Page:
Internet numbers (RFC1062)
Original Publication Date: 1988-Aug-01
Included in the Prior Art Database: 2019-Feb-15
Internet Society Requests For Comment (RFCs)
S. Romano: AUTHOR [+2]
This memo is an official status report on the network numbers and gateway autonomous system numbers used in the Internet community.
Network Working Group S. Romano Request for Comments: 1062 M. Stahl Obsoletes RFCs: 1020, 997, 990, 960, 943, M. Recker 923, 900, 870, 820, 790, 776, 770, 762, August 1988 758, 755, 750, 739, 604, 503, 433, 349 Obsoletes IENs: 127, 117, 93
STATUS OF THIS MEMO
This memo is an official status report on the network numbers used in the Internet community. Distribution of this memo is unlimited.
This Network Working Group Request for Comments documents the currently assigned network numbers and gateway autonomous systems. This RFC will be updated periodically, and in any case current information can be obtained from Hostmaster at the DDN Network Information Center (NIC).
Hostmaster DDN Network Information Center SRI International 333 Ravenswood Avenue Menlo Park, California 94025
Network mail: HOSTMASTER@SRI-NIC.ARPA
Most of the protocols used in the Internet are documented in the RFC series of notes. Some of the items listed are undocumented. Further information on protocols can be found in the memo "Official Internet Protocols" . The more prominent and more generally used are documented in the "DDN Protocol Handbook"  prepared by the NIC. Other collections of older or obsolete protocols are contained in the "Internet Protocol Transition Workbook" , or in the "ARPANET Protocol Transition Handbook" . For further information on ordering the complete 1985 DDN Protocol Handbook, contact the Hostmaster.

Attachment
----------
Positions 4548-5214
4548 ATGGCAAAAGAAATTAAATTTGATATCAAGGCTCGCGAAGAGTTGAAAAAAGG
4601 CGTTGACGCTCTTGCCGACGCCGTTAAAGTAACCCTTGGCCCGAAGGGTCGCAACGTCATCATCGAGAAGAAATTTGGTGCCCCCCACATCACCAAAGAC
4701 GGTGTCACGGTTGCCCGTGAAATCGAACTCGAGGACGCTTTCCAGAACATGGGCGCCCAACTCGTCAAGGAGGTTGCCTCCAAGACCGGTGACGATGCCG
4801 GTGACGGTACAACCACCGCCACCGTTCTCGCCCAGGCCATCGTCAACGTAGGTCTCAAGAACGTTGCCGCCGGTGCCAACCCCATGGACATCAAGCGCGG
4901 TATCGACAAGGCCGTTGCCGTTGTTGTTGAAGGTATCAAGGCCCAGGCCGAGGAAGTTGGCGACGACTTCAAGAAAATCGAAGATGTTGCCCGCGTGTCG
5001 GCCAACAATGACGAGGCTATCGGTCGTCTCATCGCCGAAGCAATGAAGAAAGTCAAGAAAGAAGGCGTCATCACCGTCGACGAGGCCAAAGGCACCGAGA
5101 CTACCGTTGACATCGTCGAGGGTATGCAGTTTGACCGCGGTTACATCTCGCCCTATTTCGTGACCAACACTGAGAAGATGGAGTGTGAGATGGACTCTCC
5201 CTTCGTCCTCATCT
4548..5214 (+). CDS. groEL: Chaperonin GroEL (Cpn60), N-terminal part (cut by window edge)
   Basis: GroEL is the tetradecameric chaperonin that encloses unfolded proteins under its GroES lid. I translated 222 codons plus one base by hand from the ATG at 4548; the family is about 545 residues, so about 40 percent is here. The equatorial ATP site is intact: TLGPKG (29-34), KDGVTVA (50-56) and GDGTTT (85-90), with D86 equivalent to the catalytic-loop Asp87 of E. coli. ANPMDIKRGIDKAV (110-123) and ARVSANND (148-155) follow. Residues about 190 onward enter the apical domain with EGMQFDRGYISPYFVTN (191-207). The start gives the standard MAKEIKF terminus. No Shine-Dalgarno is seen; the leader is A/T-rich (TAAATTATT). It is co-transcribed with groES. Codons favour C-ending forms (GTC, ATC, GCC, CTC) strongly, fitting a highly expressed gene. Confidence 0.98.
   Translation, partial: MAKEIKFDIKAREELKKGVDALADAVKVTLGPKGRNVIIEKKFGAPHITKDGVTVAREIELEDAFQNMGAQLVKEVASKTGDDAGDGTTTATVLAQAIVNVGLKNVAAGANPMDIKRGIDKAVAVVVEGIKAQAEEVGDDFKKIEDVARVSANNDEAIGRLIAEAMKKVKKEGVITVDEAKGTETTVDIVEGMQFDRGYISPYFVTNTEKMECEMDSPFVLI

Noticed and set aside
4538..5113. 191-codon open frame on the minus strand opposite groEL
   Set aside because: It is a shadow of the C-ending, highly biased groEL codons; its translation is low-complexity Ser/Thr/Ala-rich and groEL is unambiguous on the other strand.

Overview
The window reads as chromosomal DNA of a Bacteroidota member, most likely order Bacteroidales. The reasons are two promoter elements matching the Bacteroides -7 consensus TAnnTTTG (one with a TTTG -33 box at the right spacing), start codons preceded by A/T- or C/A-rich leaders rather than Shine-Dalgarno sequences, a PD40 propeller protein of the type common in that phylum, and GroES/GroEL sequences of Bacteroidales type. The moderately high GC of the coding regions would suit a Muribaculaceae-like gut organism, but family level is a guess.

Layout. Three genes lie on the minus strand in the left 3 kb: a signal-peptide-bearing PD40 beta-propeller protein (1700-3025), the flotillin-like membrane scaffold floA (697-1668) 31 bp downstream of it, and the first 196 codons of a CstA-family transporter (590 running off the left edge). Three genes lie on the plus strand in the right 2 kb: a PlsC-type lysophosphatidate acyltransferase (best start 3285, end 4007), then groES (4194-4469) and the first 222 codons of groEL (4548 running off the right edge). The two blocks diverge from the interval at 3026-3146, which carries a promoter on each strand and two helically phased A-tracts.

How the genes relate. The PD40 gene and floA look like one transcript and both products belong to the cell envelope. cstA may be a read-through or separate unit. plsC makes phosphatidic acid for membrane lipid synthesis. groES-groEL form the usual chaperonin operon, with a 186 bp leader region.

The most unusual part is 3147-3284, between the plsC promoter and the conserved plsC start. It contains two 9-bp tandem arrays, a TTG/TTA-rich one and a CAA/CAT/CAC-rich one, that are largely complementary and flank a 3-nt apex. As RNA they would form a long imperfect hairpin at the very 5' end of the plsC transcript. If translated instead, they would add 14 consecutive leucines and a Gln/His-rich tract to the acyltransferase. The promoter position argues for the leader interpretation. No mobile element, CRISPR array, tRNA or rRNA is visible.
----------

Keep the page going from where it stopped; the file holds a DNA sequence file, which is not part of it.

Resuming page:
The lists below contain the name and network mailbox of the individuals responsible for each registered network or autonomous
Romano, Stahl & Recker [Page 1]
RFC 1062 Internet Numbers August 1988
system. The bracketed entry, e.g., [nn,iii], at the right hand margin of the page indicates a reference for the listed network or autonomous system, where the number ("nn") cites the document and the letters ("iii") cite the NIC Handle of the responsible person. The NIC Handle is a unique identifier that is used in the NIC WHOIS/NICNAME service. People occasionally change electronic mailboxes. To find out the current network mailbox or phone number for an individual, or to get information about a registered network, use the NIC WHOIS/NICNAME service or contact HOSTMASTER@SRI-NIC.ARPA.
The convention used for the documentation of Internet Protocols is to express numbers in decimal and to picture data in "big-endian" order . That is, fields are described left to right, with the most significant octet on the left and the least significant octet on the right.
The order of transmission of the header and data described in this document is resolved to the octet level. Whenever a diagram shows a group of octets, the order of transmission of those octets is the normal order in which they are read in English. For example, in the following diagram the octets are transmitted in the order they are numbered.
0 1 2 3 0 1 2 3 4 5 6 7 8 9 0 1 2 3 4 5 6 7 8 9 0 1 2 3 4 5 6 7 8 9 0 1 +-+-+-+-+-+-+-+-+-+-+-+-+...